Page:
89
Brief Exercises B. Ex. 5.1 B. Ex. 5.2 B. Ex. 5.3 B. Ex. 5.4 Analysis B. Ex. 5.5 B. Ex. 5.6 B. Ex. 5.7 B. Ex. 5.8 B. Ex. 5.9 B. Ex. *5.10 Learning Objectives 5.1 1-7 5.2 1, 2, 6 5.3 1, 2, 6 5.4 2, 4, 5 5.5 2, 4, 5 5.6 3 5.7 2, 4 5.8 2, 4 5.9 2, 4 5.10 6 Analysis 5.11 6 Analysis 5.12 Interim results 1, 2, 7 Analysis 5.13 Interim results 1, 2, 7 Analysis 5.14 Effects of accounting errors 2, 3 Analysis 5.15 3, 6 *Supplemental Topic, " The Worksheet ." Closing temporary accounts 8 Analysis 6 Closing entries of profitable firms Analysis Analysis Skills Profitability and liquidity measures Real World: Home Depot, Inc. Using an annual report Communication, analysis The worksheet 7 Closing entries of profitable firms After-closing trial balance 5 Analysis Analysis Analysis, communication Analysis Closing and after-closing trial balance Accounting terminology Financial statement preparation Financial statement relationships 1, 2 1, 2 Analysis Classifying balance sheet accounts CHAPTER 5 THE ACCOUNTING CYCLE: REPORTING FINANCIAL RESULTS Topic Skills Learning Balancing the accounting equation 1, 2 OVERVIEW OF BRIEF EXERCISES, EXERCISES, PROBLEMS AND CRITICAL THINKING CASES Objectives Analysis Analysis Analysis, communication Analysis, communication Analysis, communication Analysis Analysis Judgment, communication, analysis Analysis 4 Analysis 4 4 Closing entries of unprofitable firms Topic Profitability and liquidity measures Profitability and liquidity Financial statement preparation Measuring interim revenue Real World: Best Buy Adequate Disclosure Closing entries of unprofitable firms Adjusting versus closing entries Closing and after-closing trial balance Exercises © The McGraw-Hill Companies, Inc., 2012 Overview

OVERVIEW OF BRIEF EXERCISES, EXERCISES, PROBLEMS …unieducation.yolasite.com/resources/Chap005.pdf · 5.15 3, 6 *Supplemental Topic ... OVERVIEW OF BRIEF EXERCISES, EXERCISES, PROBLEMS

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BriefExercises

B. Ex. 5.1B. Ex. 5.2B. Ex. 5.3

B. Ex. 5.4 AnalysisB. Ex. 5.5B. Ex. 5.6

B. Ex. 5.7B. Ex. 5.8B. Ex. 5.9B. Ex. *5.10

LearningObjectives

5.1 1-75.2 1, 2, 65.3 1, 2, 65.4 2, 4, 5

5.5 2, 4, 5

5.6 3

5.7 2, 45.8 2, 4

5.9 2, 45.10 6 Analysis

5.11 6 Analysis

5.12 Interim results 1, 2, 7 Analysis5.13 Interim results 1, 2, 7 Analysis5.14 Effects of accounting errors 2, 3 Analysis5.15 3, 6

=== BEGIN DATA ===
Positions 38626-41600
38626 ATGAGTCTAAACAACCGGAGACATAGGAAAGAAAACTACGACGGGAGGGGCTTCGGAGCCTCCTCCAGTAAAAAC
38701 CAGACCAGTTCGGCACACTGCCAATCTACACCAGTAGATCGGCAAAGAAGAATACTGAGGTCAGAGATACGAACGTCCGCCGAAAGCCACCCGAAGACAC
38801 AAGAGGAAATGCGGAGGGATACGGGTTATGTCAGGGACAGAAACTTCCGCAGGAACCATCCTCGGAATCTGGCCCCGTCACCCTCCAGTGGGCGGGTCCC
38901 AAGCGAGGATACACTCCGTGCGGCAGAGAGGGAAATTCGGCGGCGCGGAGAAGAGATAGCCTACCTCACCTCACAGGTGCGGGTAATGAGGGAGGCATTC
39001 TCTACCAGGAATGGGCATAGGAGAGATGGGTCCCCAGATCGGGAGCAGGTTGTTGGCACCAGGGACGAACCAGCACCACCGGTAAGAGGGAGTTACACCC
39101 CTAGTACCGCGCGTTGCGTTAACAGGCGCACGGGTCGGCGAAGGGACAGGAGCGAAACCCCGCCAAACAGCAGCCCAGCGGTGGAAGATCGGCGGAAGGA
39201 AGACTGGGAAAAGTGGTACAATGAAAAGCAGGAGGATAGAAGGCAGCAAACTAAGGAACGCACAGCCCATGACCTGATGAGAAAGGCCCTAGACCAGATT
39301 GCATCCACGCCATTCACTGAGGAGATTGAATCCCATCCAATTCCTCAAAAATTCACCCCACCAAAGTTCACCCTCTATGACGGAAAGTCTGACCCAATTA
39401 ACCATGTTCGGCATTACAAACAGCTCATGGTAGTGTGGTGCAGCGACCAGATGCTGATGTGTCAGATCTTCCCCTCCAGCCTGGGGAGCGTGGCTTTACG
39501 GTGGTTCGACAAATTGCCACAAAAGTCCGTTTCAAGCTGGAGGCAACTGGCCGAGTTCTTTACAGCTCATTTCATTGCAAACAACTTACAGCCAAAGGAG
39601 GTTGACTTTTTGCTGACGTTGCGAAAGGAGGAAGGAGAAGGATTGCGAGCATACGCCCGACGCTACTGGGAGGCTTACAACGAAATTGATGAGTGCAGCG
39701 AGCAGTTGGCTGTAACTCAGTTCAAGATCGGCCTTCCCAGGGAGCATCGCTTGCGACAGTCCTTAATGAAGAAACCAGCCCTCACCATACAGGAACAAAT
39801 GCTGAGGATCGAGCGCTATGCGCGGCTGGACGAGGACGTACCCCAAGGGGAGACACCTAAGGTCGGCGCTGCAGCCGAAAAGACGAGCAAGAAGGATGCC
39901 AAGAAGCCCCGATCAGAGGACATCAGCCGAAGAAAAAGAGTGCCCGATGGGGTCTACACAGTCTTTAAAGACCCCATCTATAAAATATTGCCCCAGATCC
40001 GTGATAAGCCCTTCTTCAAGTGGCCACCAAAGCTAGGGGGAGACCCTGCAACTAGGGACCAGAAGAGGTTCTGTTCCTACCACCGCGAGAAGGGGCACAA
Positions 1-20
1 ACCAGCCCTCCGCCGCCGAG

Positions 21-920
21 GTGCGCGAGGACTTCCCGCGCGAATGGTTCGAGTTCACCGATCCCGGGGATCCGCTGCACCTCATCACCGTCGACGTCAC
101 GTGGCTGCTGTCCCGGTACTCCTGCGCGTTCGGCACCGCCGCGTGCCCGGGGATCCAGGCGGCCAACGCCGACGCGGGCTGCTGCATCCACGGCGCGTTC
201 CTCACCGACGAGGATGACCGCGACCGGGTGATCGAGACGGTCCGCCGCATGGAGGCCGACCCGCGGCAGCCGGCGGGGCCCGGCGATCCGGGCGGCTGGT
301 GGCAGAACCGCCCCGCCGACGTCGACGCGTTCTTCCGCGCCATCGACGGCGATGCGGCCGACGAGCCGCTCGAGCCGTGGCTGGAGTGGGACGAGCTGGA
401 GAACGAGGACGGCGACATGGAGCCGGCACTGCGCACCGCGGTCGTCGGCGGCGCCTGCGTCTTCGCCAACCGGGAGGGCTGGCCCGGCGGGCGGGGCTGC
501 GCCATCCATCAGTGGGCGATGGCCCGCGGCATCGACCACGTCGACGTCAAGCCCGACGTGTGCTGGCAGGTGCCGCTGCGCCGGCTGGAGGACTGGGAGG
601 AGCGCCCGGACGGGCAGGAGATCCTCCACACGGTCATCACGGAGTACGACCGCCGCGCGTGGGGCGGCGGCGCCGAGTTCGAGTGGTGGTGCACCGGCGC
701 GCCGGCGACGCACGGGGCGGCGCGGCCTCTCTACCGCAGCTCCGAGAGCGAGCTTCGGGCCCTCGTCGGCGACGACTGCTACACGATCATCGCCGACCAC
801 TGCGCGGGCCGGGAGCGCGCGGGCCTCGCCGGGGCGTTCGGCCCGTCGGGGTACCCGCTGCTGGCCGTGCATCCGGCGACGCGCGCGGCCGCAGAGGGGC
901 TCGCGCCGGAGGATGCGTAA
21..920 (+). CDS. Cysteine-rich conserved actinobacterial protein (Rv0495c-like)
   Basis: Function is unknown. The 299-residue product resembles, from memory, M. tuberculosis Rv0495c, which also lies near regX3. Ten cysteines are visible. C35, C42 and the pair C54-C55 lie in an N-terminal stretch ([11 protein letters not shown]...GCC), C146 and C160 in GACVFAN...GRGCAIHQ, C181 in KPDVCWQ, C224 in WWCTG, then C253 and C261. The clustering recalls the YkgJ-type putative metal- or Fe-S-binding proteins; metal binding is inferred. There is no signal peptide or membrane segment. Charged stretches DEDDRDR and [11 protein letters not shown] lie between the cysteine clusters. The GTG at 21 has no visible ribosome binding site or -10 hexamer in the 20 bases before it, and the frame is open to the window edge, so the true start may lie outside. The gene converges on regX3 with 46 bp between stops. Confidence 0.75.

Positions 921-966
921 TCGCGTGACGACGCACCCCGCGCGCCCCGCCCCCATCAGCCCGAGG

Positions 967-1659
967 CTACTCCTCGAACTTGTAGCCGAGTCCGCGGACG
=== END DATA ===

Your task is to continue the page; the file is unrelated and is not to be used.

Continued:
*Supplemental Topic, "The Worksheet."

Closing temporary accounts

8

Analysis

6

Closing entries of profitable firms

AnalysisAnalysis

Skills

Profitability and liquidity measures

Real World: Home Depot, Inc. Using an annual report

Communication, analysis

The worksheet7

Closing entries of profitable firms

After-closing trial balance 5 Analysis

Analysis

Analysis, communication

Analysis

Closing and after-closing trial balance

Accounting terminology

Financial statement preparation

Financial statement relationships 1, 21, 2 AnalysisClassifying balance sheet

accounts

CHAPTER 5

THE ACCOUNTING CYCLE:REPORTING FINANCIAL RESULTS

Topic SkillsLearning

Balancing the accounting equation 1, 2

OVERVIEW OF BRIEF EXERCISES, EXERCISES, PROBLEMS AND CRITICAL THINKING CASES

ObjectivesAnalysis

AnalysisAnalysis, communication

Analysis, communication

Analysis, communication

Analysis

Analysis

Judgment, communication, analysis

Analysis

4 Analysis4

4Closing entries of unprofitable firms

Topic

Profitability and liquidity measures

Profitability and liquidity

Financial statement preparation

Measuring interim revenue

Real World: Best Buy Adequate Disclosure

Closing entries of unprofitable firmsAdjusting versus closing entries

Closing and after-closing trial balance

Exercises

© The McGraw-Hill Companies, Inc., 2012Overview

Problems LearningSets A, B Objectives Skills5.1 A,B 1, 2, 4, 6 Analysis, communication5.2 A,B 1, 2, 4-6 Analysis, communication

5.3 A,B 1-4, 6 Analysis, communication

5.4 A,B 1, 2, 7 Analysis, communication5.5 A,B 1–4, 6 Analysis, communication

5.6 A,B 1–4, 6 Analysis, communication

*5.7 A,B 8 Analysis, communication

5.8 A,B 6 Analysis, communication

Critical Thinking Cases5.1 3

5.2 1

5.3 3

5.4 3

(Internet)

Real World: Best Buy/The Gap Evaluating profitability and liquidity

Comprehensive problem combining Chapter 4 and Chapter 5Comprehensive problem combining Chapter 4 and Chapter 5Comprehensive problem combining Chapter 4 and Chapter 5

Topic

Statement preparation and closing process of an unprofitable firmInterim financial statements

Statement preparation and closing process of a profitable firm

*Supplemental Topic, "The Worksheet."

(Ethics, fraud & corporate governance)Conflicts of interestAdequate disclosure

Annual report disclosuresReal World: Ford Motor Company

Sarbanes-Oxley Act: CEO and CFO personal certifications

Correcting classification errors

Communication, technology, research

Analysis, judgment, communication

Analysis, communicationCommunication, judgment, analysis, research

© The McGraw-Hill Companies, Inc., 2012Overview (p.2)

DESCRIPTIONS OF PROBLEMS AND CRITICAL THINKING CASES

Problems (Sets A and B)20 Easy

5.2 A,B 30 Medium

5.3 A,B 45 Strong

5.4 A,B

5.5 A,B 70 Strong

5.6 A,B 70 Strong

*5.7 A,B 50 Strong

*Supplemental Topic, " The Worksheet."

25 EasyInterim financial statements are required for a company that adjusts monthly, but closes at year-end. This problem generates good class discussion.

Mystic Masters, Inc./Debit Doctors, Inc.

Below are brief descriptions of each problem and case. These descriptions are accompanied by the estimated time (in minutes) required for completion and by a difficulty rating. The time estimates assume use of the partially filled-in working papers.